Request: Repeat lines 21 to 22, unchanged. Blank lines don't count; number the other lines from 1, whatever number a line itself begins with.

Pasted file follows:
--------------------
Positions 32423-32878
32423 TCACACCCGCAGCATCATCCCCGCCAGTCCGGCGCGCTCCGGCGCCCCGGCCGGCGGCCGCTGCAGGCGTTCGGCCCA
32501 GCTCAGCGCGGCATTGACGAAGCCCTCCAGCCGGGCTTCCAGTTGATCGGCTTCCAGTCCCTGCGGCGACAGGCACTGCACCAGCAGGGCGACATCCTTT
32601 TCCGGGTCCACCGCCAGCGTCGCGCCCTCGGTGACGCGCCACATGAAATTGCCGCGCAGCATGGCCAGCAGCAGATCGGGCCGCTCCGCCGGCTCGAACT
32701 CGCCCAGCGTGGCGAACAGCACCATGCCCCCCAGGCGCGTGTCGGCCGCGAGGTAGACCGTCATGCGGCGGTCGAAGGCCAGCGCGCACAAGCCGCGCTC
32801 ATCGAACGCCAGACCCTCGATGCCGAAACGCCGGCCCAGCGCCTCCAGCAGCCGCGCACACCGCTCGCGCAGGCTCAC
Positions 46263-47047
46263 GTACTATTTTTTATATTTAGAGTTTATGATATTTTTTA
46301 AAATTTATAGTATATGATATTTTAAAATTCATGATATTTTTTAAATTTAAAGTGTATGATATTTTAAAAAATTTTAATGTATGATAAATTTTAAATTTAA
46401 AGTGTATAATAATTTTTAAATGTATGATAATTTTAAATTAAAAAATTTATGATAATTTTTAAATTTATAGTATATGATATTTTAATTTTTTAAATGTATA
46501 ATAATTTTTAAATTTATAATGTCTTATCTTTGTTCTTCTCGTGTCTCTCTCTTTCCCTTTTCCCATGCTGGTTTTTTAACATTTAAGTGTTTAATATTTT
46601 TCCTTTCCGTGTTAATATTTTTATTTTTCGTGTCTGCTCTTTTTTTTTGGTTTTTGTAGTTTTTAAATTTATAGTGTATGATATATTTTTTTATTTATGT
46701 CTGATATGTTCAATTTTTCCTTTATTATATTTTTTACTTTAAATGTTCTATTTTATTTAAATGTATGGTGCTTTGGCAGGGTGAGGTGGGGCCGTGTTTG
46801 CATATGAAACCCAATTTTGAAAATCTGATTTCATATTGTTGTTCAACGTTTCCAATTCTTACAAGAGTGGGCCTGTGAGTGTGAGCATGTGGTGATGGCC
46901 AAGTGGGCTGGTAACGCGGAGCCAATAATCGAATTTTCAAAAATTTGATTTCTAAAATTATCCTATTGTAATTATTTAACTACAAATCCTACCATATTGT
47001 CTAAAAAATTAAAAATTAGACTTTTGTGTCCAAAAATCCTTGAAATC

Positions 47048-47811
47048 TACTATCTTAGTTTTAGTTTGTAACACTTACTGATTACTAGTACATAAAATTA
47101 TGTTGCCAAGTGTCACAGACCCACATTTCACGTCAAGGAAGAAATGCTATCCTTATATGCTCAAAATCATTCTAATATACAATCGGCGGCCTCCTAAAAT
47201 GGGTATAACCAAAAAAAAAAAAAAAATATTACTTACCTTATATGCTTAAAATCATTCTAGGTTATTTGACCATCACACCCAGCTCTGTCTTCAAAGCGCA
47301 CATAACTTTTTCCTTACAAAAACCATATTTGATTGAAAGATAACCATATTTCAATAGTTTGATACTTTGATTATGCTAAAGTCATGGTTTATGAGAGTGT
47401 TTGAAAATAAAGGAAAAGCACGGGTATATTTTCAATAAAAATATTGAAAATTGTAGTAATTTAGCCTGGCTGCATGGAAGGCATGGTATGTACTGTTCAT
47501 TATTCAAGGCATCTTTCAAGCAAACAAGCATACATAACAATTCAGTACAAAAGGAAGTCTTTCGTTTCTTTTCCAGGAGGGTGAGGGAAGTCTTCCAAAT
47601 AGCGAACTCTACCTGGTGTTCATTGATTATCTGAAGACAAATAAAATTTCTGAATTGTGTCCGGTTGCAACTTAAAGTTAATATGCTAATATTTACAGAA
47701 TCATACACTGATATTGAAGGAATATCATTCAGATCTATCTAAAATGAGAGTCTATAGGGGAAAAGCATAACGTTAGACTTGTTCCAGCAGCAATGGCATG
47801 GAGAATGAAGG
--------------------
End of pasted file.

47301 CATAACTTTTTCCTTACAAAAACCATATTTGATTGAAAGATAACCATATTTCAATAGTTTGATACTTTGATTATGCTAAAGTCATGGTTTATGAGAGTGT
47401 TTGAAAATAAAGGAAAAGCACGGGTATATTTTCAATAAAAATATTGAAAATTGTAGTAATTTAGCCTGGCTGCATGGAAGGCATGGTATGTACTGTTCAT